Remark.

Lemma 1 is evidently true if we only assume the second derivative of the periodic signal to exist and not necessarily continuous. In fact, Lemma 3 is also true under the same weaker assumption because, in one dimension, Sard’s theorem requires only the existence of the derivative (see Exercise 1 of Section 3.1 of [13]).

Figure 2.4: The function and its derivative.

The proof of Lemma 3 may be illustrated using Figure 2.4. The figure shows a part of the graph of and its derivative . It is evident that the critical points of , where , accumulate at the origin. In fact, a small perturbation cannot eliminate the accumulation of critical points because does not have a second derivative at . However, if , a function whose second derivative looks like the derivative show in Figure 2.4, Sard’s theorem may be used to obtain a small perturbation such that is a regular value of the derivative of the perturbed function.

If is a periodic signal with finitely many critical points, then its circular domain may be decomposed into finitely many intervals with local minima and maxima at either end. Let denote the minimum width among such intervals. Because is monotonic in each interval, we refer to each such interval as the minimum interval of strict monotonicity. If the delay is , we denote the point by .

Lemma 4.

If , where is the minimum interval of strict monotonicity, and if the delay satisfies , then . If is a regular value of , we also have for all .

Proof.

Because , and lie in either the same interval of strict monotonicity of the periodic signal or in neighboring intervals. If they lie in the same interval, we must have either or proving the lemma.

If and lie in neighboring intervals, we may assume without loss of generality. If , there is nothing to prove. So we assume in addition. Again without loss of generality, we assume that first increases and then decreases as increases from to .

With these assumptions, and must lie in the same interval of monotonicity because , and therefore . Further and the unique minimum of for is attained when . Therefore , and we once again have .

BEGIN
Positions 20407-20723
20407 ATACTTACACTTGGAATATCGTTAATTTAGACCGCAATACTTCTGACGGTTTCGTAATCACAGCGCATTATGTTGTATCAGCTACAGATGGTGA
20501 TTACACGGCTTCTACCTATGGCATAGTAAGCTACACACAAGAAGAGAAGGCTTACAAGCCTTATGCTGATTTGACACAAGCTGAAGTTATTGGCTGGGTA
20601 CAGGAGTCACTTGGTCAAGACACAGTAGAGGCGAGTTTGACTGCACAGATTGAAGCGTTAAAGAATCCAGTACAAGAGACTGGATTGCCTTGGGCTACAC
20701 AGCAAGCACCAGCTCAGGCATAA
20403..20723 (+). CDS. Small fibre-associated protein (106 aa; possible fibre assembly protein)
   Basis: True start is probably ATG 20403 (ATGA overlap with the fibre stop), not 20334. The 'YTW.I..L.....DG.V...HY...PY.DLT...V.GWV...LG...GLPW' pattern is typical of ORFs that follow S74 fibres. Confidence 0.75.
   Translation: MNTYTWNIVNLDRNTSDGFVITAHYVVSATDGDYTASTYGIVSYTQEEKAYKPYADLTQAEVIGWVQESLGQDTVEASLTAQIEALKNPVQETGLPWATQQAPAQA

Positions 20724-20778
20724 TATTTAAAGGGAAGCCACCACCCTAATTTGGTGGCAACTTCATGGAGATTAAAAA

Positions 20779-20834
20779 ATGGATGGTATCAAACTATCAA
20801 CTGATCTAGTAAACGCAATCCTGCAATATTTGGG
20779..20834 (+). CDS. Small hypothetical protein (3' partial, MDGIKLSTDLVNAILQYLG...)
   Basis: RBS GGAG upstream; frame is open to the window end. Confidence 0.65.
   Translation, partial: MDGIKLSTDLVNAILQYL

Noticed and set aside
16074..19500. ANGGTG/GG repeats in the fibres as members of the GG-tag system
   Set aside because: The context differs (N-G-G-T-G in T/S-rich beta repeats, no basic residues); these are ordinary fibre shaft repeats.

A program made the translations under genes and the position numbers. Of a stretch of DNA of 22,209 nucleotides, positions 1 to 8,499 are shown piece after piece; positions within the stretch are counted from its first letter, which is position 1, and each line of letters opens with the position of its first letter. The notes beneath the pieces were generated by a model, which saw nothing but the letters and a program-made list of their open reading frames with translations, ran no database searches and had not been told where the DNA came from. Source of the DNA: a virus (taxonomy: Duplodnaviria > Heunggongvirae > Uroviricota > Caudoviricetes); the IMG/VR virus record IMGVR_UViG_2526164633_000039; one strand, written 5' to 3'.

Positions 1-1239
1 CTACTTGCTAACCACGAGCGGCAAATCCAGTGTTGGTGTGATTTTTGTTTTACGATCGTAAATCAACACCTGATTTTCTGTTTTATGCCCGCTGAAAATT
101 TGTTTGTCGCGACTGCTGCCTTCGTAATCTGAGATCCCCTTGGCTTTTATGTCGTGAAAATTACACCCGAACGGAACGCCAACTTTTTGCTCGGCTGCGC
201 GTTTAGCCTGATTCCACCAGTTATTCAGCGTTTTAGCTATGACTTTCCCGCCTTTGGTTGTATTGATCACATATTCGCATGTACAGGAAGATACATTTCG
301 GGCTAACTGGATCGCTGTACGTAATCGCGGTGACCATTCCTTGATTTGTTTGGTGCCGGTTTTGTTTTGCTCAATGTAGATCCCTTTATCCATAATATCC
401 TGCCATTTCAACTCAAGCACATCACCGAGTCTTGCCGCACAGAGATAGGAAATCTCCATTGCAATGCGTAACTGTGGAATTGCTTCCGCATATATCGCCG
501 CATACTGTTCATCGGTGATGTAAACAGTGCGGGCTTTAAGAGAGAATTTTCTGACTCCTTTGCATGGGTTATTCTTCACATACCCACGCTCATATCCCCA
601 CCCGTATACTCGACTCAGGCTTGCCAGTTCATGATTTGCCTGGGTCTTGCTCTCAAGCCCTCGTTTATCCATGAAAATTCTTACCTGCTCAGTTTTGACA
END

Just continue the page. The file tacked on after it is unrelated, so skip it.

For the claim about , we note that cannot equal zero at both and , because . ∎

With Lemma 4, the local argument for embedding periodic signals is partly complete. Globalizing the argument will involve additional perturbations, which we now define.

Let be a bump function with for , for , and for all . Let and . Define

for and . We interpret modulo and regard as a periodic signal with the circular domain : a pulse of period and width centered at which is equal to for . We now consider the perturbation

(2.2)

where . For any , there exists a bump function with such that and therefore if .

Before we turn to the global argument, we must prove that the local structure asserted by Lemma 4 is preserved when is perturbed to as in (2.2). The lemma below guarantees for . The bound ensures that can happen only when the intervals and do not overlap.

Lemma 5.

Let , , be a periodic signal defined over the domain and with minimum interval of strict monotonicity equal to . Assume that is a regular value of . There exists such that if , then for the perturbation defined by (2.2) and delay satisfying , we have for all with . In addition, remains a regular value of .

Proof.

By assumption the periodic signal has finitely many critical points. Let be the critical points in the circular interval ; at these points and only at these, we have . Since is a regular value of , we have for .

In the circle , choose compact intervals , , such that and for any . By continuity in the perturbing parameters , for sufficiently small the perturbed periodic signal (2.2) also has nonzero second derivative on .